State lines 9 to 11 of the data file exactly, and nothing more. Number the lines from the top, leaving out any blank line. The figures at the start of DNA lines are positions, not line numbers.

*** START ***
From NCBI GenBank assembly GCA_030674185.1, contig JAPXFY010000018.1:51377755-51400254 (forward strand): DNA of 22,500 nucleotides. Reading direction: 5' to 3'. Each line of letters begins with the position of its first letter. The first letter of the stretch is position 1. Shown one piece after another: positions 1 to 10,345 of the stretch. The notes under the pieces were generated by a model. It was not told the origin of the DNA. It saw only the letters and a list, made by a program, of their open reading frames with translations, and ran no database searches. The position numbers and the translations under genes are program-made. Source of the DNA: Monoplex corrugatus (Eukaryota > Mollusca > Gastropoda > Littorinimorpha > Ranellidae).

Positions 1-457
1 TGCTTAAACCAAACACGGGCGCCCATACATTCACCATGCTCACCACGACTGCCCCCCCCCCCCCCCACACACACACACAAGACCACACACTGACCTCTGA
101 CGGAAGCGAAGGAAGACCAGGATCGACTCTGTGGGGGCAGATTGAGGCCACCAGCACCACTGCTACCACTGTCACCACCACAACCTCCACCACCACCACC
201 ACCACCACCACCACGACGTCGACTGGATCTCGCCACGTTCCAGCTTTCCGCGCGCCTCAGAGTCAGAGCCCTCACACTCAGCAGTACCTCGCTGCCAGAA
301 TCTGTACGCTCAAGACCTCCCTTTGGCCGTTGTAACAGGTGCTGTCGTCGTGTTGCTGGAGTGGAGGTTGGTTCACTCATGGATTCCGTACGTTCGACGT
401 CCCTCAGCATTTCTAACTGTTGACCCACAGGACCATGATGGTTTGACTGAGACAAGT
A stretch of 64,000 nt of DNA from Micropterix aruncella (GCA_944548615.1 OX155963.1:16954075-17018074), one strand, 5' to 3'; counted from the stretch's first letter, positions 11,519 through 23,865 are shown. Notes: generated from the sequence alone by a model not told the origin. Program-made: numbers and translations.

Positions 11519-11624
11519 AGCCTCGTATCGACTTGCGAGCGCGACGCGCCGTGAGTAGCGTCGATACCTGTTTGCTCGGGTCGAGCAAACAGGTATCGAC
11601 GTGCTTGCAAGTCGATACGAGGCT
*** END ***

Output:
Positions 11519-11624
11519 AGCCTCGTATCGACTTGCGAGCGCGACGCGCCGTGAGTAGCGTCGATACCTGTTTGCTCGGGTCGAGCAAACAGGTATCGAC
11601 GTGCTTGCAAGTCGATACGAGGCT